“The IMF stands ready to support Bangladesh. The staff will engage with the authorities on program design as per the established policies and procedures of the fund. The amount of support will be part of the program design discussions,” the statement said, according to the Reuters news agency.

The government is seeking the loan at a time when Bangladesh has seen its foreign exchange reserve fall to $39.61 billion (as of Tuesday) from $48.06 billion in August 2021. The last time the country’s foreign reserve fell below $40 billion was in October 2020, according to data from the central bank.

Meanwhile, the Bangladesh Bureau of Statistics said the country saw a 7.56 percent inflation rate in June, the highest figure since 2014 and nearly two points higher than the 5.64 percent rate recorded a year earlier.

Inflation along with the depreciation of the taka against the dollar, which lost more than 7 percent of its value this year alone, depleted Bangladesh’s reserves, the finance minister said.

Kamal said the value of the dollar against the taka would eventually come down as Bangladesh’s economy improved.

A Bangladesh man counts U.S. $100 bills at a money exchange in Dhaka, July 19, 2022. [BenarNews]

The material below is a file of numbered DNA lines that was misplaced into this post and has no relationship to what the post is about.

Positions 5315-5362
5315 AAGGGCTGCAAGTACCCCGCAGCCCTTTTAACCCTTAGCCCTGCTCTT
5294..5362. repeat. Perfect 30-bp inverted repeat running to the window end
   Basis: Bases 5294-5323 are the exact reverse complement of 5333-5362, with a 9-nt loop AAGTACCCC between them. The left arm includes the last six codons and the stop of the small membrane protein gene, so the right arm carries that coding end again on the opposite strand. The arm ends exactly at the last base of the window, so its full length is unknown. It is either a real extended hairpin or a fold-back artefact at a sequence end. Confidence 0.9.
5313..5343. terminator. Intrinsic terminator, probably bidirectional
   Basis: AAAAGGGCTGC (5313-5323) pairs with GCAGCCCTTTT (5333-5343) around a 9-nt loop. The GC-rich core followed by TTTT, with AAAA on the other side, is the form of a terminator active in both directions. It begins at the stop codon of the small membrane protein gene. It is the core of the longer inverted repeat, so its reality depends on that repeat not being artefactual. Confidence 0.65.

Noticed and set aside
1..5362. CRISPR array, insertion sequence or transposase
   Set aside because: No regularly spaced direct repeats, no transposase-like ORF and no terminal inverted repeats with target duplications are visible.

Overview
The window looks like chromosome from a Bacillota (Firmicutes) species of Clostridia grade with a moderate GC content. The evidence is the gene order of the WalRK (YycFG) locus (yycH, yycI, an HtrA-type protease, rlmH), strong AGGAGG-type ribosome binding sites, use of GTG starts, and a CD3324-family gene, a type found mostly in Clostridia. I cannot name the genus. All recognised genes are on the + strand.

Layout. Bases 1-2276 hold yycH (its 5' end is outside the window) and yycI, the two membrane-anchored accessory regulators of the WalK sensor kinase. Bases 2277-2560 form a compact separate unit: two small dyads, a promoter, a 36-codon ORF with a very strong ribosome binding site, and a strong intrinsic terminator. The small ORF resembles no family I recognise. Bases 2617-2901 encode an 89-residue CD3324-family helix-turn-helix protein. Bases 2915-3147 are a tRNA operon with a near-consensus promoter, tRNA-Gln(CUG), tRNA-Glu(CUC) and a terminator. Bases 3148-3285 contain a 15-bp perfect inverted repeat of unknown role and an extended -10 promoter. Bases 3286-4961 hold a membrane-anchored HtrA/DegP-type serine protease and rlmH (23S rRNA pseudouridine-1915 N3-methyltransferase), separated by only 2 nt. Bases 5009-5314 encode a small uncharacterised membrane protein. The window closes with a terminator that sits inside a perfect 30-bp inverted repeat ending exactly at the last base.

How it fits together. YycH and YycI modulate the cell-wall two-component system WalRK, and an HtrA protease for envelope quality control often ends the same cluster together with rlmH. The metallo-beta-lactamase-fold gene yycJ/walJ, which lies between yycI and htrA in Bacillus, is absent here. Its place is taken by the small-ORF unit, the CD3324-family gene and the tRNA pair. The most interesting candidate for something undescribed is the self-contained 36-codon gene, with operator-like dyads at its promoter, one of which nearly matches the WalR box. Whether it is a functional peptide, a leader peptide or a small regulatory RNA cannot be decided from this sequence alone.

Central bank funds

Sirajul Islam, a spokesman for the Bangladesh Bank, the central bank, told BenarNews that it had injected $182 million into the financial market on Monday and Tuesday to help commercial banks meet demand.

Since the beginning of the fiscal year, on July 1, it has injected $990 million into commercial banks to allow them to settle payment obligations on imports, he said.

Meanwhile, Prime Minister Sheikh Hasina tried to reassure the public that existing foreign currency reserves should be enough to cover more than a half year of import expenditures.

“We have money in our hands to import food grains and others [essentials items] for at least three months during any crisis. We will be able to import food for six to nine months – not only for three months – with the reserve that we have now,” she said on Wednesday.